Violation of Rights of Other Public Lands Users

    A peaceful walk in the woods is violated by the noise from thrillcraft. An otherwise successful stalk of a deer or elk might be jeopardized by the sudden appearance of a noisy machine. The fact is that the majority of people do not use these machines to access our natural areas. A recent survey by the Montana Department of Fish, Wildlife and Parks found that 90% of Montana trail users were on foot, and only 2% used thrillcraft.

    Like

  8. You are right, it is an enforcement issue. There is almost no enforcement and isn’t likely to change until we have a new administration. In the meantime, it is well known that most of these guys are club riders and they should be educated to not return, stay off the single tracks and fire cuts without authorization and obey the 20 MPH speed limit and not pack up against other forest users. It is like the wild west up here now and they feel they own the forest for their own pleasure. It is time-consuming just to keep up with it all, but we will. Hope all is well with you and you are enjoying your retirement in the South.

    Like

  9. What has happened to Brendan T. Byrne State Forest is an absolute abomination. I have never in my life seen a forest more disfigured by illegal dirtbike activity than in BTB. I usually let the dirtbikers off the hook, but the constant traffic actually IN the forest itself and not on roads is a disgrace to land management. We need to get a handle on this issue. If the enduro’s stay on the roads and firecuts, there would be much less of a problem. This single track trail should never be allowed. There are even defacto ORV parks being illegally made within BTB, terrible.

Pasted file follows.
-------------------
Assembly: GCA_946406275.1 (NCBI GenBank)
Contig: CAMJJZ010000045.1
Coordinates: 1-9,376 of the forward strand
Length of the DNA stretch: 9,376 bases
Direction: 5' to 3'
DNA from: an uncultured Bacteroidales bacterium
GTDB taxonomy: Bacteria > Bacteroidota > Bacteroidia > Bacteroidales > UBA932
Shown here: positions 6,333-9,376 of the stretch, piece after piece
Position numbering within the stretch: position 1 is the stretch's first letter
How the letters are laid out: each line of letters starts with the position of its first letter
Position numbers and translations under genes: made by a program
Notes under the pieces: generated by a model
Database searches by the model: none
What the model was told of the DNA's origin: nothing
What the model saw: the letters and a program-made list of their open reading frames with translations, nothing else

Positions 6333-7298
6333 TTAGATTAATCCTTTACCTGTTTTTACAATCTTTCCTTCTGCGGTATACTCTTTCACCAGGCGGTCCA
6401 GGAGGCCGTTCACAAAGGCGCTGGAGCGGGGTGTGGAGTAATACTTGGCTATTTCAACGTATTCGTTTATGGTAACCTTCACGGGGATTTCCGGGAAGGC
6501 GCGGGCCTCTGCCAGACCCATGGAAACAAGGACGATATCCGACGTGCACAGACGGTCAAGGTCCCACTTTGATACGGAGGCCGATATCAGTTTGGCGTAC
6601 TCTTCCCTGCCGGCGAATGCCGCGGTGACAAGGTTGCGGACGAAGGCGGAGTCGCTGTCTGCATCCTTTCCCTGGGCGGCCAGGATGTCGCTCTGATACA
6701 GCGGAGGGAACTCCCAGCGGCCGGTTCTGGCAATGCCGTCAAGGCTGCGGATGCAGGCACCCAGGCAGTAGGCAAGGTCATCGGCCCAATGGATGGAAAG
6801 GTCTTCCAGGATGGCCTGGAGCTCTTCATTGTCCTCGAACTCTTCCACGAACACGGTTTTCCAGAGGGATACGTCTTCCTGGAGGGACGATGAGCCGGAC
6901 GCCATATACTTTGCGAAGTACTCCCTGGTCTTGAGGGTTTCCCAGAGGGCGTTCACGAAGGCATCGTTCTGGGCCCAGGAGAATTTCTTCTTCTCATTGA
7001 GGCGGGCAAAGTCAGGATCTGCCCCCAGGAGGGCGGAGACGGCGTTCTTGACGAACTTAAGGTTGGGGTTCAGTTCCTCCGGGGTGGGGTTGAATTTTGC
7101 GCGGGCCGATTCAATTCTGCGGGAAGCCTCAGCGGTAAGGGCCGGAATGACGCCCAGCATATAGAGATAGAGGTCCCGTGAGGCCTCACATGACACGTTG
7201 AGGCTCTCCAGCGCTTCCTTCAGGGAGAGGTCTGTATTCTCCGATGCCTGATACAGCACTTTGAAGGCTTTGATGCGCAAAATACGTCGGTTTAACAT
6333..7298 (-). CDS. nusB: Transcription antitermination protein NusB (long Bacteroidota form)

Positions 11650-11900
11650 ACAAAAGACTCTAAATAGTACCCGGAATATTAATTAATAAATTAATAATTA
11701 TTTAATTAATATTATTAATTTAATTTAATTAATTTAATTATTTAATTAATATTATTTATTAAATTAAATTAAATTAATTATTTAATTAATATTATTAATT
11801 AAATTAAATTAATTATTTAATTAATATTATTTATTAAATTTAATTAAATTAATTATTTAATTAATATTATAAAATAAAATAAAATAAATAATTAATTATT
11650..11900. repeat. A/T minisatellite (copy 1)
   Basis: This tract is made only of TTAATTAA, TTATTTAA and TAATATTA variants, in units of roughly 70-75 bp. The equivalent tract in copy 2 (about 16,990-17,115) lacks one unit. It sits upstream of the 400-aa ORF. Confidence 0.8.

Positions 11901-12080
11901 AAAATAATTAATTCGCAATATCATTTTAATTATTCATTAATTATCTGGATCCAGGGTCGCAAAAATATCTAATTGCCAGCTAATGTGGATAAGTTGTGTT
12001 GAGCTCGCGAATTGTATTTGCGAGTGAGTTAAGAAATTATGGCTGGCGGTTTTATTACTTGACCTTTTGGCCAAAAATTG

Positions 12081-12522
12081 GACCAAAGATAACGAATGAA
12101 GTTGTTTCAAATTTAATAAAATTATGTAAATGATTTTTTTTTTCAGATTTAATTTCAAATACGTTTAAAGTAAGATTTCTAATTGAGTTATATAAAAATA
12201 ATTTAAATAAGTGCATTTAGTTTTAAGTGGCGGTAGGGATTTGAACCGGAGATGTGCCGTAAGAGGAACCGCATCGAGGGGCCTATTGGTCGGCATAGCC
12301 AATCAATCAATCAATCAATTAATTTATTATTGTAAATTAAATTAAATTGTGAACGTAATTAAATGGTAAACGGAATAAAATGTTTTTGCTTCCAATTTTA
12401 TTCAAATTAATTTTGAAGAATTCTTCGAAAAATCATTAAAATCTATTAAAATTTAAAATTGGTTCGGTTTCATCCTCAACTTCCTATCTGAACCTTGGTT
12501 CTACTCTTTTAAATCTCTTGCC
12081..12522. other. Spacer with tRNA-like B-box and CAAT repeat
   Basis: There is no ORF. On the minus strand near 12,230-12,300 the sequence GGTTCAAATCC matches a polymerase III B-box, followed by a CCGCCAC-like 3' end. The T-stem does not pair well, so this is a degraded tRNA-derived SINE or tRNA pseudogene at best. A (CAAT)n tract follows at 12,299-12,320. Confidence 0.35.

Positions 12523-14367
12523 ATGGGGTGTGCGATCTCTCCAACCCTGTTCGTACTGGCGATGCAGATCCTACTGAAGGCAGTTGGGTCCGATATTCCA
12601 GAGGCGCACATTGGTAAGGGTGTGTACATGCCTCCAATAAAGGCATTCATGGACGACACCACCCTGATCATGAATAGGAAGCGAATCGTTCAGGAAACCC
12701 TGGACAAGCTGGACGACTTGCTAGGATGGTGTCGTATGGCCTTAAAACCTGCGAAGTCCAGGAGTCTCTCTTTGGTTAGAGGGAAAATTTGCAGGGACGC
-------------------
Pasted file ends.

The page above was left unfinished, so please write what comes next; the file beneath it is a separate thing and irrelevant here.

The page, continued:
Like

  10. I wish I had the opportunity to reply to your reply tomy post but I see that is not an option. You mentioned how the enduro riders return after the enduro with their friends and cause untold damage. That is not an enduro issue that is an enforcement issue. Stopping the enduros will not stop the illegal riding. The illegal riding is an on going problem that is not being addressed by the DEP. You are putting your efforts in the wrong area. When I worked at Wharton, Bass River and Lebanon we had the illegal riding pretty much under control. We had enduros back then. I think 2 each year in Lebanon and Wharton. You need to look in another area other than stopping the enduros to stop the illegal riding which is the real problem not the enduros.

    Like